The Return of the Beat Cop

By Saturday, SFPD will have doubled the number of officers who patrol city streets.

The friendly neighborhood policeman is an archetype that’s existed for decades — just watch old episodes of Mr. Rogers, Sesame Street, or The Andy Griffith Show — but in recent years, it’s faded away. The safety of the police car may have something to do with it, and understaffing may be another reason — last year, the San Francisco Police Department stated it was short 200 officers citywide.

Aside from the occasional Tenderloin cops who spend their lunch breaks playing basketball at nearby Boeddeker Park, it’s rare to see police out and about on city streets without a car or motorbike nearby.

This past weekend, however, SFPD’s resource allocation changed. Chief Bill Scott announced that SFPD will put more beat cops on the streets — almost doubling what the city has had in recent years.

“We hear time and time again that they [the public] don’t see enough of our uniformed San Francisco police officers out on the beat,” he says. “We are making an adjustment to make that happen.”

The so-called “adjustment” isn’t out of the blue: It comes after a steep spike in property crimes, particularly thefts from vehicles. As the Examiner recently reported, car break-ins have gone up 28 percent in the past year. In the 12 months up to this past July, 17,970 car break-ins were reported citywide. A year prior, that number was 13,995.

The Mission District has been hit hardest, with a 182-percent spike, from 601 to 1,693. Close behind is the Northern District, which includes several tourist destinations such as Alamo Square and the Palace of Fine Arts. A 40-percent increase was recorded in this area, with 4,003 break-ins in the past year.

Scott hopes that upping the number of beat cops on patrol will cut down on this type of crime, and he has a little bit of data to back it up. After 71-year-old Edward French was shot and killed on Twin Peaks on July 16, SFPD upped its deployment in the area. While the effort was originally made to reduce the potential of violent crimes, it had another benefit: a reduction in car break-ins.

“We’ve had a problem with burglaries from vehicles in Twin Peaks, to the tune of about 44 per month,” Scott says. “We enhanced our deployment gravely in that area. We had one for the entire month — July 17 to Aug. 16. One car burglary. That highlights how important it is to have officers on the street.”

Until last weekend, there were fewer than 100 police officers assigned to foot beat patrol in San Francisco. By Sept. 9, there will be “roughly double” that number, Scott says. Central, Park, and Taraval stations will all increase patrols by 100 percent. Mission will quadruple its officers walking the beat. Ingleside will get a neighborhood patrol for the first time, and the Tenderloin has apparently already increased its staff.

But cops didn’t just materialize out of thin air for this project — they were reassigned from other areas, creating holes in services where they left. Several will return to district stations after serving on the Narcotics Task Force, and another specialty team that dealt specifically with patrols will be completely dissolved.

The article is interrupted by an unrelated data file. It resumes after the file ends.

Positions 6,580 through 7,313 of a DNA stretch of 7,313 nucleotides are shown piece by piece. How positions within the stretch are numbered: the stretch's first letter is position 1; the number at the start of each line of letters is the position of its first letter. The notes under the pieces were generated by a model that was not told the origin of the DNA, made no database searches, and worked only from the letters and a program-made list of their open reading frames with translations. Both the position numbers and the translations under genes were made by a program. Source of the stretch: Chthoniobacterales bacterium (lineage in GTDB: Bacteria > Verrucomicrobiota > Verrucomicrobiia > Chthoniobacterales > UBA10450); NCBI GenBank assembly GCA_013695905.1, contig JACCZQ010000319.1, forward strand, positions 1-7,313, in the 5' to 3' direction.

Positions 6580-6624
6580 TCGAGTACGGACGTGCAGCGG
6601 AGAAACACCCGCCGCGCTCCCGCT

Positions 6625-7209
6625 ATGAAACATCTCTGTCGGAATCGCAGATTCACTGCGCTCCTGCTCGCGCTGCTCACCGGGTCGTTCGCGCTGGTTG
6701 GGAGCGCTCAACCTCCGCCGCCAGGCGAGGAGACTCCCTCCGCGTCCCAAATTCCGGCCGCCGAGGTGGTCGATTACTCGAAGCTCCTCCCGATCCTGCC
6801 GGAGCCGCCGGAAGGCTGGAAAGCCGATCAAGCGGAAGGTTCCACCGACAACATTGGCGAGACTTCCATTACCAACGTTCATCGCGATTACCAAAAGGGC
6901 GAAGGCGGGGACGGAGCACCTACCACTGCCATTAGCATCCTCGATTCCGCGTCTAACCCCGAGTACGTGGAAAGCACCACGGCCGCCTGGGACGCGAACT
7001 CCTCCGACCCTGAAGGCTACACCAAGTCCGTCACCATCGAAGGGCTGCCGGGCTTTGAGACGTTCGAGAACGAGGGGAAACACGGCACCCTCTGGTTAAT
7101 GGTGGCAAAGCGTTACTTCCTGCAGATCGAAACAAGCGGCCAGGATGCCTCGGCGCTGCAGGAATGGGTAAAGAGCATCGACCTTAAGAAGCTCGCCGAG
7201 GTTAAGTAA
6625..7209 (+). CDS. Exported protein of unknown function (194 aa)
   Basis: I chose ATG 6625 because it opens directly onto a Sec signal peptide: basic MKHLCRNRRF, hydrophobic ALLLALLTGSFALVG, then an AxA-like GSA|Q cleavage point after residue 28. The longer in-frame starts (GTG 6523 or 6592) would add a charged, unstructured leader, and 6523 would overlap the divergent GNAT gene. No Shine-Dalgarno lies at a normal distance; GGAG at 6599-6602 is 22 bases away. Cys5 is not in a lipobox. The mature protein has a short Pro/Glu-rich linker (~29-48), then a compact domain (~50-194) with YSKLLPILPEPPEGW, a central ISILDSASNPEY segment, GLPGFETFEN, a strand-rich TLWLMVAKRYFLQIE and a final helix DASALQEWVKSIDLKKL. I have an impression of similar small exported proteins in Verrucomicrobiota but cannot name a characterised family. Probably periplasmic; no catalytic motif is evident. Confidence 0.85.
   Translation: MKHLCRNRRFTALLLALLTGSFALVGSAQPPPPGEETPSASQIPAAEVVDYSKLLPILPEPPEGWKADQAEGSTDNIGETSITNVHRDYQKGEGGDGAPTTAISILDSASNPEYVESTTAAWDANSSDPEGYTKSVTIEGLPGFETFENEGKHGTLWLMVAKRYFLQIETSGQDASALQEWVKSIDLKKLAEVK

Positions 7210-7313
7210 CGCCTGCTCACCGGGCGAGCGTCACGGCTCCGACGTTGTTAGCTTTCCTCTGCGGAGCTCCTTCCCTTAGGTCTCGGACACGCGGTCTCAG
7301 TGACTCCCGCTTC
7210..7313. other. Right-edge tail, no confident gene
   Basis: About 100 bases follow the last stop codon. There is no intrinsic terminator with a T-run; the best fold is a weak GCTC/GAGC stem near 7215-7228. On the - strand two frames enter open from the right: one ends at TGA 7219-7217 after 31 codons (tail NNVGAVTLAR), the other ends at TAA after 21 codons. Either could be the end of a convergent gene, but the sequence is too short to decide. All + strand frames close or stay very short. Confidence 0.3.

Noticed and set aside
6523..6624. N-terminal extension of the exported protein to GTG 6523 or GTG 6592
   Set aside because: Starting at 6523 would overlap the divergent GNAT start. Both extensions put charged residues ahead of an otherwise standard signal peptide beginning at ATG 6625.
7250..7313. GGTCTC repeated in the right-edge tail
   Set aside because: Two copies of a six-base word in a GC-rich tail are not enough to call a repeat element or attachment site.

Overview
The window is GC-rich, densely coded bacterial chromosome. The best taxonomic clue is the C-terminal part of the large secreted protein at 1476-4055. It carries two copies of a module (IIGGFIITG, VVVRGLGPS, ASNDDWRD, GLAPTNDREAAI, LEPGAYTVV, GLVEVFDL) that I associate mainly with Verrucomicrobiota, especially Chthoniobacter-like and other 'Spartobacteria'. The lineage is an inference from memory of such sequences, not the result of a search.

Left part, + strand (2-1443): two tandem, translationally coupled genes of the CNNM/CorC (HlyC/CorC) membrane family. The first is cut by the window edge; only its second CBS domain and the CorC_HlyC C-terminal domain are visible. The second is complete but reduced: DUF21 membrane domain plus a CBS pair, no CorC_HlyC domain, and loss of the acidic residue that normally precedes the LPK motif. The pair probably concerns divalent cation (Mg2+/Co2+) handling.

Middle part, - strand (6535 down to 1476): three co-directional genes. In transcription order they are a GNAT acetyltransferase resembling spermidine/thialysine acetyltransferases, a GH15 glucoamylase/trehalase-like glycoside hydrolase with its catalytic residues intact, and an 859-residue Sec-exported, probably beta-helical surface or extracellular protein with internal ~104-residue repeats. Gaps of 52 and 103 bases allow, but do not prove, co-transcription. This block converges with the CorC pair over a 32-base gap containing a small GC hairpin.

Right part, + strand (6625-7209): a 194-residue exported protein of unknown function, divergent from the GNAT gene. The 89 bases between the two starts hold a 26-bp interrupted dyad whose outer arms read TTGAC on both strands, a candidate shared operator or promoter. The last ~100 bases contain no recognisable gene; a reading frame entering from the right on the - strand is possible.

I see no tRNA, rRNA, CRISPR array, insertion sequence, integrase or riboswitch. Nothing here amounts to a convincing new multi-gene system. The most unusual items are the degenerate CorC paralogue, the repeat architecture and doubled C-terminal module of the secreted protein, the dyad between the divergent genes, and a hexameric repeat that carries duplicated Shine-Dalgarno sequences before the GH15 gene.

The 18 officers who made up the Patrol Bureau Task Force were successful at their job: During its two-year tenure, they made 228 arrests, mainly related to auto break-ins. Notably, in October 2016, the officers arrested four youth involved in a multi-state car burglary ring, ending a string of crimes that had kept cops busy for months.

Deputy Chief Michael Redmond, who handles the bureau’s field operations, sings the group’s praises.

“They’re some of our best officers, and we’re excited for them to go back to the stations because they’re going to bring a wealth of experience and really develop a lot of the new officers that are at the district stations,” he says.

The decision to dissolve a successful task force is not one Scott took lightly — “This is not a plan that was thought up in a vacuum; we were very thoughtful and strategic in thinking about what we should do,” he says — but it does hint at something larger in regards to how criminals are handled in San Francisco. While a task force that successfully makes arrests may seem effective, once the accused work their way through the court systems, many end up back on the streets, committing the same crimes. It’s a tricky problem: On one hand, no one should have to serve a long sentence for something as mild as auto burglary. On the other, recidivism appears to be high in the car-theft world, making much of the work SFPD does to arrest suspects effectively pointless.

When confronted with this theory at a news conference, Scott sidestepped the question — just.

“We’ve got issues that go beyond what SFPD can control,” he said. “We can make arrests all day long; we can’t control anything beyond that. What we can control is where we put our cops, and how we use our cops.”

As for whether or not this increased presence of officers will work to deter crime, the numbers will tell.

“It’s not the magic bullet, we know it’s only a piece of the puzzle, but we do believe it will make a difference,” Scott says.  “We can’t just keep doing what we’re doing and hope to get different results.”



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